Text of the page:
Aa
Aa
A
A
A
Close
1078286 tn?1423609114

How Serious (CPVT, multifocal PVC's and NSVT runs)?

I have been a serious competitive cyclist for 30 years. I had EP's and ablations twice for AF. Based on a yearly activity monitor used during cycling a cardiologist did an EPS and the next day inserted an ICD which I deem to mean possible serious ventrical problems. My echo's showed good function. At  rest I have normal sinus rhythm. My EP has apparently never treated an endurance athlete with a strong fully functional heart. I have started Flecainide 100 mg per day. My research found European studies of pro level cyclists with some of the same problems I have. The ones with no CVD didn't die from the ventrical arrhythmias in the period of the study. I am not wanting to give up cycling but think the Doc;s proposed Flecainide with Beta Blockers will destroy any possibility of remaining competitive. I am 72 and can still keep up on the training rides. I am wondering if the ICD is enough to insure survival if I get a ventrical tachycardia? Currently they have lasted for a max of 6 beats.I am trying to learn about this condition as much as possible. fastcarbon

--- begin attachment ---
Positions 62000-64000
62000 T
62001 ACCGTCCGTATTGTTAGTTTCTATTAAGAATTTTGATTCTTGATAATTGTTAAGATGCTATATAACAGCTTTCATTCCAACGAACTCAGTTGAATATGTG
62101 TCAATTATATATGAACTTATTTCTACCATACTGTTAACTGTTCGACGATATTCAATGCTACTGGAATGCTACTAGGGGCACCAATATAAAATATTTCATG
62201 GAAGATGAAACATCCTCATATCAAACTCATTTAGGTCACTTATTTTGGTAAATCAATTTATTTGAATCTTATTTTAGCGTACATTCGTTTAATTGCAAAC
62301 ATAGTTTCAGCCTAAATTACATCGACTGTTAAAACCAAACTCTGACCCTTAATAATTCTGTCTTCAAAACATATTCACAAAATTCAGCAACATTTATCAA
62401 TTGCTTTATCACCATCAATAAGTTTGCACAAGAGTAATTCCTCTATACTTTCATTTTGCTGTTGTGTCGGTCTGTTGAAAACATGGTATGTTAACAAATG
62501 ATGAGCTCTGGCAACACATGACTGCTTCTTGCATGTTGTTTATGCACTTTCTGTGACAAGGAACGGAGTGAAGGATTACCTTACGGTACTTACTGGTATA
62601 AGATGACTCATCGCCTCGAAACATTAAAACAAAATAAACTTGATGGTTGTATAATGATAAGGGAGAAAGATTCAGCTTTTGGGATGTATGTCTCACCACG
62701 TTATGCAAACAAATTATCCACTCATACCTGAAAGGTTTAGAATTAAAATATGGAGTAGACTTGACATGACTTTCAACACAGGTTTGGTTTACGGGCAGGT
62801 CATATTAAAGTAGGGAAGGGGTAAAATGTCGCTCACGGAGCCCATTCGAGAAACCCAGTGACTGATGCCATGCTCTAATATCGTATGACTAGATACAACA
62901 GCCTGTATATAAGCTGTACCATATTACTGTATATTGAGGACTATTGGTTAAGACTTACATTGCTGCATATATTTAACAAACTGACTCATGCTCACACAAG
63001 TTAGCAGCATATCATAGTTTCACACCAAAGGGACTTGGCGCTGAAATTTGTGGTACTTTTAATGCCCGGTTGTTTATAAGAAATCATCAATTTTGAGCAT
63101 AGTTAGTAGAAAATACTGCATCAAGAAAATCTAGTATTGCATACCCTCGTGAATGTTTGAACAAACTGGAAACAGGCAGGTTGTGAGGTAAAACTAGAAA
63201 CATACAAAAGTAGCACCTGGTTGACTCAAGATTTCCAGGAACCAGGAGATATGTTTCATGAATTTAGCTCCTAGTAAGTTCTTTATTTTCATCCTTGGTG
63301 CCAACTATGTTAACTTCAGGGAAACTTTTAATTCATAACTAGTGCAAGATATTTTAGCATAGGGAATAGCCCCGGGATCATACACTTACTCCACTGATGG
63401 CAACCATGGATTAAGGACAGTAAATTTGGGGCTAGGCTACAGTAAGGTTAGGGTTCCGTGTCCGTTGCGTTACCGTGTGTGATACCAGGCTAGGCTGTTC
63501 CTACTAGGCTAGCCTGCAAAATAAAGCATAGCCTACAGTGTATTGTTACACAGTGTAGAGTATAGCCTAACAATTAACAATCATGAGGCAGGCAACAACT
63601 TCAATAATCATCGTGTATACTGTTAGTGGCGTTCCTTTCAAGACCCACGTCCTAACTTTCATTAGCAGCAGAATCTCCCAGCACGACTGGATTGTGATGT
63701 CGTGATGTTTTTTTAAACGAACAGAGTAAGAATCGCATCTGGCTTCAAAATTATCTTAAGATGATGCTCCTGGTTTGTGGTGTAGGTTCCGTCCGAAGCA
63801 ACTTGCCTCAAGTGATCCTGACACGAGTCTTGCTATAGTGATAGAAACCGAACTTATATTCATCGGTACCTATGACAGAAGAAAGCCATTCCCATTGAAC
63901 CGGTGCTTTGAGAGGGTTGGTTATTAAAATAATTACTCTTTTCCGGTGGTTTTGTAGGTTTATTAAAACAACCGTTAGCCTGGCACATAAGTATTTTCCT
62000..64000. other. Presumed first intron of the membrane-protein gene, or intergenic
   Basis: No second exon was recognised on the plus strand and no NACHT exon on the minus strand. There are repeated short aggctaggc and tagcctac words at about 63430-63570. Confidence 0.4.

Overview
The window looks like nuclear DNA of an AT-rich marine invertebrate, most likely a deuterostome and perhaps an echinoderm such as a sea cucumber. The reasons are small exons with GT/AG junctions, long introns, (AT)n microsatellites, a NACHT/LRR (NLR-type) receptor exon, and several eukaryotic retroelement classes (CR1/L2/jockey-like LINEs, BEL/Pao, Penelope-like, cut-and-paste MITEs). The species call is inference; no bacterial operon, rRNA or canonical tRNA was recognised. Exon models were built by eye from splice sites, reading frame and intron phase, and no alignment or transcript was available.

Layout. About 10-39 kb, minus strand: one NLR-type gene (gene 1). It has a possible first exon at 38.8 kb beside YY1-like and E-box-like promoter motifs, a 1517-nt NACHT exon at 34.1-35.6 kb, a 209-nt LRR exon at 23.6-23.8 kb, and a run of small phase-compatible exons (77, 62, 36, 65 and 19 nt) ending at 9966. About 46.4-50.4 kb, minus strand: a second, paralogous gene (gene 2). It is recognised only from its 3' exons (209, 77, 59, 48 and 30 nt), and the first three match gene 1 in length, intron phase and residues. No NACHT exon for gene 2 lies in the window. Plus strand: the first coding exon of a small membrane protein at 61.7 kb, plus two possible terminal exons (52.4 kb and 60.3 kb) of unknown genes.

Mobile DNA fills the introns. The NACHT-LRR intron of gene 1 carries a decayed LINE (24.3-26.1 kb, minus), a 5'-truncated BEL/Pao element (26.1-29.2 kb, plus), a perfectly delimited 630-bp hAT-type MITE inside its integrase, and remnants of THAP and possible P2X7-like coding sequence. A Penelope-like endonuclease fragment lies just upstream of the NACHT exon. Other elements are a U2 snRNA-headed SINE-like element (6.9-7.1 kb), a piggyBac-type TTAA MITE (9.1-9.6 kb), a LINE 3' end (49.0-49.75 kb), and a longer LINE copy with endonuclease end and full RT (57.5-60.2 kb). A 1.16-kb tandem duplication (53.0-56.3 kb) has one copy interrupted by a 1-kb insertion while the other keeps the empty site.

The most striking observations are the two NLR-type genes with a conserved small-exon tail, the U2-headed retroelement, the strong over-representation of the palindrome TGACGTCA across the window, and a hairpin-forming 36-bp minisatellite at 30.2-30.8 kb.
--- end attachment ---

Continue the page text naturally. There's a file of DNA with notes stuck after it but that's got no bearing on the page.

4 Responses
1423357 tn?1511085442
Have we talked before?  I think not.  Many years ago, I was a nationally ranked amateur cyclist, specializing in sprint track cycling.  Ironically, a very bad crash in a city criterium effectively ended my amateur cycling career.  I crossed trained with short track speed skating, and excelled at that for many years.  I'm still coaching today and competing in an old man's division.